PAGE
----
The Numbers That Count – what happens next?

EOFY – End of Financial Year – a time for checking how your practice is traveling. The one time per year (for most of us) when we take an interest in the financial numbers of our business.

No longer a physical transfer, we deliver the electronic shoe box of invoices, bank statements, receipts, petty cash vouchers to our accountant where the alchemy occurs and columns of figures are produced which will mystically reveal our financial situation.

Well sort of.

Typically the financial reports will include a profit and loss statement, a balance sheet and a cash flow statement. These will form the basis for your company and personal taxation reports. Sadly they won’t tell you much about your financial future or the likely state of your business in three, six or twelve months.

The balance sheet will tell you about your debts and assets including cash holdings. The profit and loss will tell you how you arrived at this position, and the cash flow statement will inform you as whether you can afford to service your debts and finance your business growth. Or not. Mind you, most of as are only interested in the final number – how much tax is due and where can we find the cash we have allegedly accumulated to pay it.

These reports are historical in nature and necessary for financial compliance. However other numbers will be more useful for business planning and stability.

There are some numbers hidden in your business data that may be more accurate lead indicators of future business growth than these financial compliance reports. You probably already record these numbers but may not be giving them the credit they deserve. And thus not allocating resources toward developing them.

For about five years I tried to measure as many variables in my physio practice as possible (much to the frustration of my long suffering staff). I measured attendance figures, referral patterns, satisfaction scores, cash flows, conversion rates, re-booking rates, medical record compliance, appointment saturation rates, work in progress indices plus many, many more. And then I looked for links, congruence and patterns. I analysed the raw scores and then indexed various scores against each other to search for hidden relationships. This search had a few goals but one was to identify key numbers that would predict ongoing work levels and thus cash flow and business growth.

I wish I could tell you I found a complex equation that I have trade marked and will sell you. But is was much simpler than that. And being a good bloke I am happy to save you five years of analysis and tell you the two of the critical numbers that best predicted how busy our clinic would be in the next three months or so. Not a long lead time, but it was a start.

Two simple numbers, easy to find, that correlated positively with appointment saturation rate and cash flow several months later.

It must be pointed out that for one of these numbers to operate as a lead indicator there is a condition to be met: the current number of treatments per episode of care must not decrease. Or if you are not in that type of industry, the current spend per customer encounter must not decrease.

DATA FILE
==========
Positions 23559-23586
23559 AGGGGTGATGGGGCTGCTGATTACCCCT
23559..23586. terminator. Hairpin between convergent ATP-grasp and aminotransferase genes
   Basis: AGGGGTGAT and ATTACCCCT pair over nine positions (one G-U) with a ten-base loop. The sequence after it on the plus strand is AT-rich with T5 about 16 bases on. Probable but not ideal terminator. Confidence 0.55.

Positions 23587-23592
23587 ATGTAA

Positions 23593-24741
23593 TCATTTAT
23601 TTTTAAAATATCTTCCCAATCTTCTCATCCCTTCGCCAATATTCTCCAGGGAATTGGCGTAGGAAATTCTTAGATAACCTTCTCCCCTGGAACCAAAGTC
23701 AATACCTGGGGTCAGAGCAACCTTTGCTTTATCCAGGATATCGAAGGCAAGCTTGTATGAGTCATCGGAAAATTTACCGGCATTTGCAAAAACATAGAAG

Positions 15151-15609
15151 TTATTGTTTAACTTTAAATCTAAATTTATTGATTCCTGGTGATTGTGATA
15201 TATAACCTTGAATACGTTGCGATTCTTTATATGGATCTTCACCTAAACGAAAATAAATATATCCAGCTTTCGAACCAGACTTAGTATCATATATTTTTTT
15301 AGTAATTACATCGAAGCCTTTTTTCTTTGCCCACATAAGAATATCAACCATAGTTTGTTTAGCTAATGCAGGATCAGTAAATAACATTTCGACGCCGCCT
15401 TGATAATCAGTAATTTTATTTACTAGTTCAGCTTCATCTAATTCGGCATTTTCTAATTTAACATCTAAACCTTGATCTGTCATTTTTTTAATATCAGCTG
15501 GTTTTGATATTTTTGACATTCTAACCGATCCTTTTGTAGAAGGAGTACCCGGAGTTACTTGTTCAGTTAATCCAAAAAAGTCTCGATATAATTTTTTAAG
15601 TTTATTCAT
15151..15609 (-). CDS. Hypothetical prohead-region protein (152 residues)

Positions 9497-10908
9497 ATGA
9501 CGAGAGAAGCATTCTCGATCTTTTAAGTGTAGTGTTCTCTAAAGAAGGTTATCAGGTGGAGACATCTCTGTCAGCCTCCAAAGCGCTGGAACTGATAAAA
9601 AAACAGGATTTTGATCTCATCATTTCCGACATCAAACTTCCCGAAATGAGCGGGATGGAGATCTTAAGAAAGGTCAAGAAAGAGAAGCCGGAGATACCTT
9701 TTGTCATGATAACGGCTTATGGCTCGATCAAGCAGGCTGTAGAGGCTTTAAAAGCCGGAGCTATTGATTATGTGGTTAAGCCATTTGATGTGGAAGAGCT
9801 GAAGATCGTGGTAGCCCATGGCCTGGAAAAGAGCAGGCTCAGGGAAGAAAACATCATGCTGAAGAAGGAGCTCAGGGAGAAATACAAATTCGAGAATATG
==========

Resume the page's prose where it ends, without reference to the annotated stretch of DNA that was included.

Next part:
So the two numbers:  here is the big reveal –

Firstly – the breadth of referrers. The more sources of new client/customer/patient referral on a consistent basis the more likely new work will continue to arrive. For most of us word of mouth referrals from satisfied clients is the best source and thus it is a constant for all practices and disregarded. But what about all the other sources of referrals? Not just medical but all sources. The more of these that are active the better your business is insulated from variations in any one or two of them. In other words, the less reliant you are on any single source. To qualify as a referrer the source must contribute at least two new clients per month.

Secondly – the number of new episodes of care commenced each week. These can be either new clients or previous clients returning for a different or recurring problem. This number depends on the number of clinicians in the clinic and you need to determine it for your own situation. As an example, when I had four physio and one massage therapy providers this number was 26 new episodes per week. Fewer than this number for a couple of weeks would result in a down turn in work about five or six weeks later. Knowing this gave me few weeks to crank up our internal marketing, ensure letters to referrers were up to date, put out a topical e-newsletter, review our return rates, remind staff of their KPIs in this area, schedule time off for me or one of the other physios in four weeks or so, or some other intervention that might arrest the decay or utilise the down-time.

These are just two of several really valuable numbers to monitor in your business. I share others in my various Practitioner Business Academy workshops but for the moment you have enough to work with.

All the best in your prosperity,

A/Prof. Craig Allingham APAM, MBA
Director, Practitioner Business Academy

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